July 2014: Real Food on a Budget with Ann Marie Michaels

Weston A Price Foundation Pasadena Chapter July 2014 Meeting Ann Marie Michaels Real Food on a Budget

Ann Marie Michaels helps her daughter choose from our delicious potluck options.

Ann Marie Michaels of VillageGreenNetwork.com visited us on Tuesday, July 29, to talk about Real Food on a Budget. Her advice was so good that we fought off sleep to keep the poor lady there quite late.

A major lesson learned is that watching your budget is not just about cash. For one thing, time is money. Do you know your hourly rate? Start applying that to the work you do to nourish your family, too, and you’ll see that spending a lot of time to save a few dollars doesn’t make financial sense. Plus, if you’re always short on time, you’re much more likely to burn out on real food. Conserving your mental energy is what will keep you happy, healthy, and on track.

Make Your Time Count.

Whenever you have time to cook, make big batches. Store the food in a chest freezer. (But split it up batches so you won’t have to eat the same thing for days!)

Don’t spend your time at the store: Grow your own food!

  • Grow a vegetable garden. Rip out your lawn — your city might even pay you to do it! Looking for a place to start? Herbs are very low maintenance. Visit Urban Homestead for great advice. They manage to bring forth 6,000 pounds of produce annually on less than a quarter acre of land in Pasadena! One really useful resource they provide is something called an olla. It’s a clay plot that you bury underground and fill with water. The water slowly permeates into the soil. You end up watering your garden (and not overwatering it!) without losing any to evaporation. And as we’re currently in our worst drought to date, that’s a huge deal.
  • See if you can join the backyard chickens movement!
  • Learn to preserve the bounty of your garden so that nothing goes to waste.

Don’t spend your time at the store: Make your groceries come to you.

  • These days, real food (along with just about anything else!) will come to you. Amazon.com offers three services: One is Amazon Prime, which among other benefits, offers free 2-day shipping without minumum orders. Subscribe and save allows you to save up to 15% on many grocery items, as long as you subscribe to have that item delivered at regular intervals. The intervals are as long as every six months, and you can change or cancel deliveries at any time, without losing your initial discount. Finally, Amazon Fresh is a same-day or overnight fresh grocery delivery service. We live in one of only three locations where it’s available. You can even get pastured eggs delivered to your door! You do have to become an Amazon Prime member in order to use Amazon Fresh, but you can try it out with a 30-day free trial to see if it’s right for you.
  • Azure Standard is another option for shopping online, but you pick up the food at a local drop point. They specialize in natural, organic, earth-friendly foods and products and offer many bulk options.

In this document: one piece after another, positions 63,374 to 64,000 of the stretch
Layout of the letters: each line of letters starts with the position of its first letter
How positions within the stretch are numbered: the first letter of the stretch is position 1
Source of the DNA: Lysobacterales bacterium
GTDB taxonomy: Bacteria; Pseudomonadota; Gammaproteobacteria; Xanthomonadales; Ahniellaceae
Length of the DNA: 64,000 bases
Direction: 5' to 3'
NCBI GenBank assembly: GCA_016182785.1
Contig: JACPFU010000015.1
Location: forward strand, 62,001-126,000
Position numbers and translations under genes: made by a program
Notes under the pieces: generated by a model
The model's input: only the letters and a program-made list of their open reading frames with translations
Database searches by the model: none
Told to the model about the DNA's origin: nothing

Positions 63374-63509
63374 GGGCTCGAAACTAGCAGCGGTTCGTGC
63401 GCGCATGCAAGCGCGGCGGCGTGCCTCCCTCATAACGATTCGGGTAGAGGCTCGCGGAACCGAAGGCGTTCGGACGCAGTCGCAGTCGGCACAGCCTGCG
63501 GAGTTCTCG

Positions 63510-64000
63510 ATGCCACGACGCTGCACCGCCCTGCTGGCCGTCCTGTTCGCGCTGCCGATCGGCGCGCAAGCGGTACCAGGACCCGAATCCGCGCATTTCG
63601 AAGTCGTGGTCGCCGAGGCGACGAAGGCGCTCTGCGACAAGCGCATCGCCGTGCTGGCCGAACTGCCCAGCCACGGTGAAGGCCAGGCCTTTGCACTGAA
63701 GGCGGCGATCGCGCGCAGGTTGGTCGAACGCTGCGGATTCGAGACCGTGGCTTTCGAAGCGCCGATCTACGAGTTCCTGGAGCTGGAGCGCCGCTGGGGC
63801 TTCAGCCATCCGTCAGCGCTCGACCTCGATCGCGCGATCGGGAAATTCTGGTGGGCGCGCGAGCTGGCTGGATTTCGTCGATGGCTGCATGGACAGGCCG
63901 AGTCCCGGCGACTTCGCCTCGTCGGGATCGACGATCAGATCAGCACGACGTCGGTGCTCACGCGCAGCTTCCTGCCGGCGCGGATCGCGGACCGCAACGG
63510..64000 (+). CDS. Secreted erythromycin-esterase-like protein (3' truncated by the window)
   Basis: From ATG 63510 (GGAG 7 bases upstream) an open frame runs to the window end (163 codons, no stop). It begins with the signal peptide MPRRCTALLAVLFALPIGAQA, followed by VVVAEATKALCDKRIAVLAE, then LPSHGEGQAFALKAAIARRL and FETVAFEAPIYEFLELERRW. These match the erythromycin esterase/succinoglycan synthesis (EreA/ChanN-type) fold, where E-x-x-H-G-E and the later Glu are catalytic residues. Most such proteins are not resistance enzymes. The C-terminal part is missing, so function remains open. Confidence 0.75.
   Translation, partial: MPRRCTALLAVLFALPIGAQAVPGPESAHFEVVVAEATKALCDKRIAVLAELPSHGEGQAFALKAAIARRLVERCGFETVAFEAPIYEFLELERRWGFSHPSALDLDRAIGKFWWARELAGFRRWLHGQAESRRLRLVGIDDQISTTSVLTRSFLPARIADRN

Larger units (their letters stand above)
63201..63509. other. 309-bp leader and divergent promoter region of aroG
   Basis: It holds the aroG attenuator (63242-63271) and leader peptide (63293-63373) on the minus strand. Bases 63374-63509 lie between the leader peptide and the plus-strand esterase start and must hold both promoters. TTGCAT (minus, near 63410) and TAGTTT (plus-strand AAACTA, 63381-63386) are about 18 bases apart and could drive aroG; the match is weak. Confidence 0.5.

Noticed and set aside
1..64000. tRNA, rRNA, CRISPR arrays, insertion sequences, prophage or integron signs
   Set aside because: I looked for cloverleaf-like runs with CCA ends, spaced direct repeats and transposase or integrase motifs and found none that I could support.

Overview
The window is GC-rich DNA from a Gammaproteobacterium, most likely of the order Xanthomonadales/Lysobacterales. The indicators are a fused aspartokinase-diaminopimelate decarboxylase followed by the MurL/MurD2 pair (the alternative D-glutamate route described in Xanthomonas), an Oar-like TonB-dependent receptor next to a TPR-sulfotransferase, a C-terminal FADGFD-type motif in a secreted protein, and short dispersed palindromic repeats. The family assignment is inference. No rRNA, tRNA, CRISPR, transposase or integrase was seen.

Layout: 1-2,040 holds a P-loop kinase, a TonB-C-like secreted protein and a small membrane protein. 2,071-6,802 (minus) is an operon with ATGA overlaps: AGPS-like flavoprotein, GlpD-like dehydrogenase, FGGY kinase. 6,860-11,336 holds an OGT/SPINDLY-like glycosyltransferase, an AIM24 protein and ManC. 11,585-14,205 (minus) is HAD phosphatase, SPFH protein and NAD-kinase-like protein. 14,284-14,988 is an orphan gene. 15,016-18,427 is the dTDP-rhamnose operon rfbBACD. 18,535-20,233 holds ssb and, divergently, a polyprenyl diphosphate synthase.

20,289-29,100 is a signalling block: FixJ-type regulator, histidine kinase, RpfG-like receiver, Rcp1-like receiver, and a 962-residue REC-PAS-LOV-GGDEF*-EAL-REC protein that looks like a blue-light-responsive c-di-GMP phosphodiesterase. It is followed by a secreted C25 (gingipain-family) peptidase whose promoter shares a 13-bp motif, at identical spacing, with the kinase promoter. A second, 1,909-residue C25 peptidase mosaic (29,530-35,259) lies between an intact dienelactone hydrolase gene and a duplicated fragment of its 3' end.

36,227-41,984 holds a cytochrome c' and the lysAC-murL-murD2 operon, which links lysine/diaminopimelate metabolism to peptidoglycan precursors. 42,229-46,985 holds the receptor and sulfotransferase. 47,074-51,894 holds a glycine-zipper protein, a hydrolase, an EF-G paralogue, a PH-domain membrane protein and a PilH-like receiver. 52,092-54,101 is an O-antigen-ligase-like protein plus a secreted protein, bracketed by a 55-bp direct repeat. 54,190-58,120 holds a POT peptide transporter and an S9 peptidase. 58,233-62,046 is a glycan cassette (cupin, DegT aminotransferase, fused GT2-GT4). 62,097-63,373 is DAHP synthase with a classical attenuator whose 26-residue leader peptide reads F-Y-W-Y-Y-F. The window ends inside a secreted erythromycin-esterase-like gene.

• If you’re looking for raw milk deliveries, your only option is an Abundant Harvest CSA. But you can also buy milk in bulk (for instance, at the Organic Pastures Hub Store in Glendale or at Sprouts) and freeze it … more on that below!

Save Money.

Buy in bulk.

  • There’s a lot you can buy in bulk. Rice and beans have always been an economical choice. Wilderness Family Naturals sells big buckets of expeller pressed coconut oil (which is great for cooking with high heat and doesn’t taste like coconut). But bulk is also for meat. You can buy whole animals (cows, hogs, etc.). (Remember that chest freezer?) If that’s too much for you, see if other members want to go in on it with you. (Some local options are Primal Pastures and Rainbow Ranch Farms, among others.)
  • Dairy is a great option for bulk, too. You can freeze raw milk (the consistency changes a little) and butter. (Kerrygold from Trader Joe’s is an economical grass-fed option. Spring Hill butter, sold only in the Spring –high in Vitamin K2 — is sold by the block.) You can also freeze grated mozzarella or cheddar.

Save Your Mental Energy.

  • Make meal plans (many are available online) or a come up with a rotation of recipes that you and your family like (a la Taco Tuesdays).
  • Depend on leftovers (like when you roast a chicken).
  • Hire help — a college kid can help you out around the house for $10 – 15 an hour.
  • Keep it simple! The priority is to get high quality fat in your diet. Don’t try to be perfect. It’s not about being perfect or even being good. It’s about doing better.
  • Find brands and restaurants you can trust, for the times when you want someone else to do it for you. Plan Check in west LA prepares their fries in beef tallow. For grass-fed dairy products, try Strauss Ice Cream and Kerrygold butter.
Soaking it in!

Soaking it in!

Now that you know how to conserve your resources, what will you do with all your extra time and energy? How about starting a food-, farming-, or healing-themed side business? The tax deductions are great!

Ann Marie also shared with us some of her favorite brands for supplements and nourishing food.

Which one of Ann Marie’s suggestions will you try first?

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